Minto also tells us that
[Mike] Moore himself brings to the commission New Zealand's local experience in poverty creation. We have seen huge increases in poverty following policies introduced by the Labour governments of the 1980s, of which Moore was a Cabinet minister and briefly Prime Minister.The 2005, Ministry of Social Development, Social Report Indicators for Low Incomes and Inequality: Update from the 2004 Household Economic Survey tells us
Figure 2 shows the trends in income poverty using this measure with the three thresholds. Regardless of which threshold is used, the proportion of the population with low incomes increased sharply in the early 1990s, reached a peak in the mid-1990s, and generally declined over the latter half of the decade. The decline continued from 2001 to 2004, with the drop at the 60% threshold being from 22% to 19%.So according to these figures poverty increased from 1988 to the early-to-mid 90s and has been decreasing since. So Minto has to pick his time period carefully for his statement to be true. Also one could argue that the basis of the economic growth of the mid-to-late 90s, which reduced poverty, were the reforms started by the 84 Labour government.
Turning to Minto's view of the role property rights in people's well being we begin by noting that journalist Tom Bethell argues, in his book The Noblest Triumph: Property and Prosperity Through the Ages that
There are four great blessings that cannot easily be realized in a society that lacks the secure, decentralized, private ownership of goods. These are: liberty, justice, peace and prosperity. The argument of this book is that private property is a necessary (but not a sufficient) condition for these desirable social outcomes.Harvard historian Richard Pipes in his book Property and Freedom says,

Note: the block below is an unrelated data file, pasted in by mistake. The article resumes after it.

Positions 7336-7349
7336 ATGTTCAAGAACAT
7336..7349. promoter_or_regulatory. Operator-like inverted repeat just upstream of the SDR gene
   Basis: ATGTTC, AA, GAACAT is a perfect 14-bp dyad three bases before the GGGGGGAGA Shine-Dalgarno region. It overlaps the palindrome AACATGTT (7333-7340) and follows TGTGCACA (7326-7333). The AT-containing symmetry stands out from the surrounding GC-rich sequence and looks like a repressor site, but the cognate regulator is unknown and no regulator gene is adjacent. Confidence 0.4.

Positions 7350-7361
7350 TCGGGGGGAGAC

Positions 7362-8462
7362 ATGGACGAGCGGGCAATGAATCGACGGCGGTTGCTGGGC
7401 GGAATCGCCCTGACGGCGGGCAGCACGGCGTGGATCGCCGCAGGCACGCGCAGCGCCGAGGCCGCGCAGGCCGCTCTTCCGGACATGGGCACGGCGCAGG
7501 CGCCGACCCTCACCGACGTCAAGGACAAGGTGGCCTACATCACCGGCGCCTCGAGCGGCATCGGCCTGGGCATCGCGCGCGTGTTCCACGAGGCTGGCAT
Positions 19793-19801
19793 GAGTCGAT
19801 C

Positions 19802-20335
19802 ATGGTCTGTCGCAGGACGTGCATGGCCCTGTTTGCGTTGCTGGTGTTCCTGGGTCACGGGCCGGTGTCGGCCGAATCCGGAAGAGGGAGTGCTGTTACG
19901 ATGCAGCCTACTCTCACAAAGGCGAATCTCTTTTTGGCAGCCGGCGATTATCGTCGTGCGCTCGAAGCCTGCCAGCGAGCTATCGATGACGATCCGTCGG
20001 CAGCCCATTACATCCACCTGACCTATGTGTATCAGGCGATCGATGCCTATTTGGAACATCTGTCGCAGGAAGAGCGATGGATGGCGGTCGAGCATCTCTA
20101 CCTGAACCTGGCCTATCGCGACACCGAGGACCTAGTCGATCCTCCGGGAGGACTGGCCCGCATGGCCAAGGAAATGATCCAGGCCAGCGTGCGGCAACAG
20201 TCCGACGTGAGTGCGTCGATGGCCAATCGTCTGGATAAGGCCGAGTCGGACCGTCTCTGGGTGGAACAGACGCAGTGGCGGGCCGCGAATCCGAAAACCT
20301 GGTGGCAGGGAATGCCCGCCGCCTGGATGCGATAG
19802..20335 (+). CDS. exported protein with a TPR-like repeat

The idea occurred to be some forty years ago that property, ..., provides the key to the emergence of political and legal institutions that guarantee liberty.Pipes sees the growth of legal protection for the individual in England as being closely associated with the recognition of property rights. He also sees that "the critical factor in the failure of Russia to develop rights and liberties was the liquidation of landed property in the Grand Duchy of Moscow," which resulted in the Russians being unable to limit the power of their sovereigns. In Pipes's view property rights have been a critical factor throughout history in the development of liberty.
Economist Hernando de Soto's book The Mystery of Capital: Why Capitalism Triumphs in the West and Fails Everywhere Else is basically about poverty and he argues that most Third World poverty is both misunderstood, as John Minto shows, and unnecessary.
de Soto shows that there is tremendous amount of wealth generated by poor people in Third World countries. In many of the Third World countries, the legal economy is much smaller than the underground economy and the wealth of all the poor in total "dramatically outweighs the total wealth of the rich." But, and this is crucial, this wealth cannot be used, as you would expect to see it used in the west, as investments which lead to creation of still more income and wealth, thereby raising the standard of living of the poor. This simply because real estate, businesses and other assets in the Third world underground economies can not be used as collateral to raise capital to finance commercial or industrial expansion. Illegality also creates other economic problems.